Ignoring North Korea now would be big mistake
March 20, 2003
As the world's attention is focused on Iraq, the North Korean nuclear crisis is developing quickly in an alarming direction.
The United States has put bombers on alert and North Korea is threatening all-out war, including possibly pre-emptive war. It has threatened the use of nuclear weapons, arguing that if the United States can wage pre-emptive war, it can, too.
Last December, North Korea threw out U.N. inspectors, then it withdrew from the nuclear Non-Proliferation Treaty (NPT). In late January, North Korea began to take technical steps to extract and refine plutonium, the stuff of nuclear bombs. We do not know if North Korea has one or two nuclear weapons at present, but if the current program continues, it is likely to acquire several in a few months time.
It is only right that North Korea's violations of its NPT commitments have received a lot of publicity. North Korea has also violated its 1994 agreement with the United States, called the Agreed Framework. But U.S. violations of that agreement are also at the core of this dispute. In 1994, the United States agreed to "provide formal assurances" to North Korea "against the threat or use of nuclear weapons by the U.S."
The Clinton administration never gave that assurance. Then the Bush administration made matters much worse by naming North Korea as a potential nuclear weapon target, which was a direct violation of the 1994 Agreed Framework. After that, President Bush named North Korea as part of the "axis of evil" in his 2002 State of the Union Address.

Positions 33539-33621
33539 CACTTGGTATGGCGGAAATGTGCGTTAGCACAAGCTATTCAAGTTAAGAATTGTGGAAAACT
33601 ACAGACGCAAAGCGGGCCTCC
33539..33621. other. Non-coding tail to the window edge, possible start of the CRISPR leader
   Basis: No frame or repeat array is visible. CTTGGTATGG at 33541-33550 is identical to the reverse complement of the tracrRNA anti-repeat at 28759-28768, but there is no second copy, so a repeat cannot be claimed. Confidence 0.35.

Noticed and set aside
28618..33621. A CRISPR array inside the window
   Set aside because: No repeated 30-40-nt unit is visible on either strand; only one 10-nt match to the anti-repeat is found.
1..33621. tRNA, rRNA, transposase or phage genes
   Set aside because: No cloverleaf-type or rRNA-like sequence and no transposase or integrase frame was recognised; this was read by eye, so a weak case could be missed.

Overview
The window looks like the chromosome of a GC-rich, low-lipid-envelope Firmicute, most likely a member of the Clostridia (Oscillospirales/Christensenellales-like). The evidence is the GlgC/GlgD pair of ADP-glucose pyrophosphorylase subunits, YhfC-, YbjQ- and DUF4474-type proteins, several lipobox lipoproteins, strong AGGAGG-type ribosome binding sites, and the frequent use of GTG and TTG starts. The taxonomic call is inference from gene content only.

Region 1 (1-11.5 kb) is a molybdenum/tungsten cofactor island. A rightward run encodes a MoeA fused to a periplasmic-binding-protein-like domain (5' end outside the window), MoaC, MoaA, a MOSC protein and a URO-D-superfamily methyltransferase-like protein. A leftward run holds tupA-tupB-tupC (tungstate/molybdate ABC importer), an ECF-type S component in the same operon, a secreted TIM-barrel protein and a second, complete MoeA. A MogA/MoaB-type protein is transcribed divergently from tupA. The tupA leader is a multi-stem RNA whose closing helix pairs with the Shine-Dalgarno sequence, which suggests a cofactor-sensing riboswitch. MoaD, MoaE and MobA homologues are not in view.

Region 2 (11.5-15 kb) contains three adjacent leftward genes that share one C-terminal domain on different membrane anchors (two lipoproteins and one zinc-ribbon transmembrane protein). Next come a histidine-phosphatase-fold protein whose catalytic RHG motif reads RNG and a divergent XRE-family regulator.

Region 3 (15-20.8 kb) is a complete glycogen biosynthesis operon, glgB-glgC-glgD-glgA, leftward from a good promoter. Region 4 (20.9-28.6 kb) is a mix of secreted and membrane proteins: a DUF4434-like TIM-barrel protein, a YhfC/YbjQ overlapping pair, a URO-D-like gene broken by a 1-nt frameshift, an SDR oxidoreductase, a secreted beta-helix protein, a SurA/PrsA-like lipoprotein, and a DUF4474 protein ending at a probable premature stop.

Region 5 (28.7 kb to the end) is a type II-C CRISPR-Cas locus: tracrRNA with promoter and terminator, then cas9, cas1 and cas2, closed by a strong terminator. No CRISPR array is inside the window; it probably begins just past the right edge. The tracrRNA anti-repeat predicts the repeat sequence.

The United States continues its policy of possible first-use of nuclear weapons and has a demonstrated willingness to use them. Until about 1991, it maintained about 700 nuclear weapons aimed at North Korea from South Korea. The United States has also announced that it may use nuclear weapons in retaliation for chemical or biological attack. That's a violation of U.S. commitments related to the Non-Proliferation Treaty.
The United States has said that it wants to resolve the issue peacefully, but it refuses to negotiate a new agreement with North Korea even though both parties have violated the old one.
That is a big mistake. The United States must provide formal assurance that it will not threaten to use, or actually use, nuclear weapons against North Korea. Such a security assurance should be part of the bargain that would return international inspectors to North Korea immediately and end its nuclear bomb program.
Nuclear weapons are illegal and immoral, no matter who possesses them. The U.S. policy of possible first use of nuclear weapons goes back to Hiroshima. Safety and security require that it be scrapped now, not only for North Korea, but for all countries.
The alternative could be nuclear war and catastrophe.
Arjun Makhijani is president of the Institute for Energy and Environmental Research (www.ieer.org) in Takoma Park, Md. He can be reached at pmproj [at] progressive [dot] org.
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